By Karin Strohecker
LONDON (Reuters) – European asset managers cut holdings of U.S. stocks in May to the lowest in 10 months, citing pricey valuations and Washington’s political wobbles, instead boosting holdings of European and emerging market equities.
Participants in Reuters’ survey of 14 European asset managers raised their overall equity exposure to 44.7 percent – the highest level since January – while also upping fixed income allocations to a six-month high of 40.4 percent. They funded this by cutting holdings of cash and property, the poll showed.
U.S. stocks <.SPX> <.DJI> <.IXIC> are seen as expensive after hitting record highs on bets that Trump’s stimulus pledges would lift growth in the world’s biggest economy. The president, beset by questions over his administration’s ties with Russia, has promised “massive” tax reductions but has yet to put forward legislation.
Conducted between May 15-30, the poll showed that within equity portfolios, exposure to U.S. stocks fell to 36.1 percent, euro zone equities rose to 34.7 percent and holdings of emerging Europe jumped to 3.5 percent – the highest since September 2016.
Asset managers were unanimous in their expectation that continental European equities still had room to rise after pro-EU centrist Emmanuel Macron defeated far-right opponent Marine Le Pen in the French presidential election on May 7.
“Now that the political risk in France has diminished, investors have become much more optimistic about the future performance of European equity markets,” said Jan Bopp, asset allocation strategist at Bank J Safra Sarasin.
“For a long time, political uncertainties have made foreign investors in particular reluctant to invest in the Eurozone, leading to a situation where they have been significantly undervalued compared with U.S. equities,” he added, saying economic data for the bloc was also looking much better.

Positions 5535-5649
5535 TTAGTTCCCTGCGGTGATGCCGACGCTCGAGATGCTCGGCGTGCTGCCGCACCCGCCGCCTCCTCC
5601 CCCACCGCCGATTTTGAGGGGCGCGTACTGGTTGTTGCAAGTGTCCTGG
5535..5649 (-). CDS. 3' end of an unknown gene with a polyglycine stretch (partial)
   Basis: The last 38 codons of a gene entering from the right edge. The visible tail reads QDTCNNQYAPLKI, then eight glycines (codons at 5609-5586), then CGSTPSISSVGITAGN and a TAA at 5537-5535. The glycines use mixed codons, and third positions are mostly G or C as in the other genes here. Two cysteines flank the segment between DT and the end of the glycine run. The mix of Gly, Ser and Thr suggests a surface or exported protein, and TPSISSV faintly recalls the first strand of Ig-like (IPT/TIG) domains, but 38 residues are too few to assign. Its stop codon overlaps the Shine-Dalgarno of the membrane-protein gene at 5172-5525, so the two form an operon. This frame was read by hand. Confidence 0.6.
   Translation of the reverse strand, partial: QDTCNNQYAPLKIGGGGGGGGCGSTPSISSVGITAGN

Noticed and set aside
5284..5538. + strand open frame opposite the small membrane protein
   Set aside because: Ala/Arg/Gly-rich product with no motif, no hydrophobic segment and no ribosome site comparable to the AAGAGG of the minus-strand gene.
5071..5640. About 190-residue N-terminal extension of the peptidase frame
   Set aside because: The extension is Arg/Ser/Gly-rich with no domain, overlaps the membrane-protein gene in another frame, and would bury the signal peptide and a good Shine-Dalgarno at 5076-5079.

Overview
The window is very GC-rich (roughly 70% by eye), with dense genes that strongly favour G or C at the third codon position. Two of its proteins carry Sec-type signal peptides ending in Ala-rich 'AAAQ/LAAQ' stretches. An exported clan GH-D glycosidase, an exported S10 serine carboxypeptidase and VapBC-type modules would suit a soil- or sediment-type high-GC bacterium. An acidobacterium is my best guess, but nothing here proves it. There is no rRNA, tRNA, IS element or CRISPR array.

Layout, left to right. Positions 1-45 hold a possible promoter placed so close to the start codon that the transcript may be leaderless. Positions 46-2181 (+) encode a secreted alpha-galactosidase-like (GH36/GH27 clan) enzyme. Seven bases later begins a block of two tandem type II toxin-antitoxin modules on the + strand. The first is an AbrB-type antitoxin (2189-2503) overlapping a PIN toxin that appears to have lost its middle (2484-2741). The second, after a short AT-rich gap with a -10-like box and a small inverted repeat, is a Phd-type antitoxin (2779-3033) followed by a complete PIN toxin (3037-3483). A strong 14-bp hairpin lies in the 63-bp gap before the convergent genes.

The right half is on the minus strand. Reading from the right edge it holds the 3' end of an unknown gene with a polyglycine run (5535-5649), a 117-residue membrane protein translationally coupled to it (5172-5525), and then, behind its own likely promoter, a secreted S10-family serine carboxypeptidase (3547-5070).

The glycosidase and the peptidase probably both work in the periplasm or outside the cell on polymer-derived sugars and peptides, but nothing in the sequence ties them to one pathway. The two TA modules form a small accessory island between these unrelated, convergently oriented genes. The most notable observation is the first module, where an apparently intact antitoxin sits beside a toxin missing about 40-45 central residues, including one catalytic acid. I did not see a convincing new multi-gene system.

THE STERLING QUESTION
The poll also found that investors trimmed holdings of British stocks to 6.7 percent in the run-up to a snap parliamentary election on June 8.
UK equities have enjoyed a fairly steady rally since Britain’s vote to leave the European Union nearly a year ago triggered a slide in sterling <GBP=>, benefiting bluechip firms that make large proportions of their profits overseas.
But the pound has risen as much as 3.8 percent versus the dollar since Prime Minister Theresa May’s called the election on April 18, causing the FTSE 100 index <.FTSE> to plateau.
Opinion polls initially pointed to a commanding majority for May’s Conservatives, but her lead has slipped sharply in recent weeks and the latest projection by polling company YouGov suggests she could fall short of a majority.
Sixty percent of investors in the Reuters poll predicted a bigger Conservative majority would lead to a stronger pound by giving May a stronger hand in forthcoming Brexit negotiations. But others reckoned such an outcome could weaken sterling.
“(The pound) at the current level is now discounting all the good news we can possibly foresee in the medium term,” said Matteo Germano, global head of multi asset investments at Pioneer Investments.
“The result of UK elections cannot add more upside to the currency, as if the Tories win with a large majority they’re likely to have hands free on the negotiation and might continue to call for a hard Brexit as they’ve done so far,” he added.
Across fixed income allocations, fund managers added to their exposure of British debt, raising it to 2.1 percent, while the collapse of the U.S. reflation trade saw holdings of Treasuries rise to 24.4 percent.
Investors also bought Japanese fixed income, which rose to 2.2 percent. The gains came at the expense of euro zone debt, which saw holdings fall to 50.6 percent, the lowest since August 2016.
FEAR, WHAT FEAR?
Asked whether volatility, which has slumped to historic lows in recent weeks, posed a risk to portfolios, two-thirds of fund managers saw it as an advantage. But a third were skeptical, seeing the lack of volatility as a sign of future trouble.
“We consider this to be a risk because it entices market participants to ignore fundamentals, and particularly downside risks, which means that risk premia are too low to compensate for future drawdowns,” said Raphael Gallardo, strategist at Natixis Asset Management.
On the previous occasions when volatility was this low – in 1993-94 and 2006-07 – major market dislocations followed, in the form of the 1994 U.S. bond market rout and the 2008 global financial crisis.
Asked what risks they saw ahead, fund managers voiced concerns about sudden monetary tightening in China or slower economic expansion in the world’s second largest economy.
(Additional reporting by Maria Pia Quaglia Regondi in Milan; Editing by Mark Trevelyan)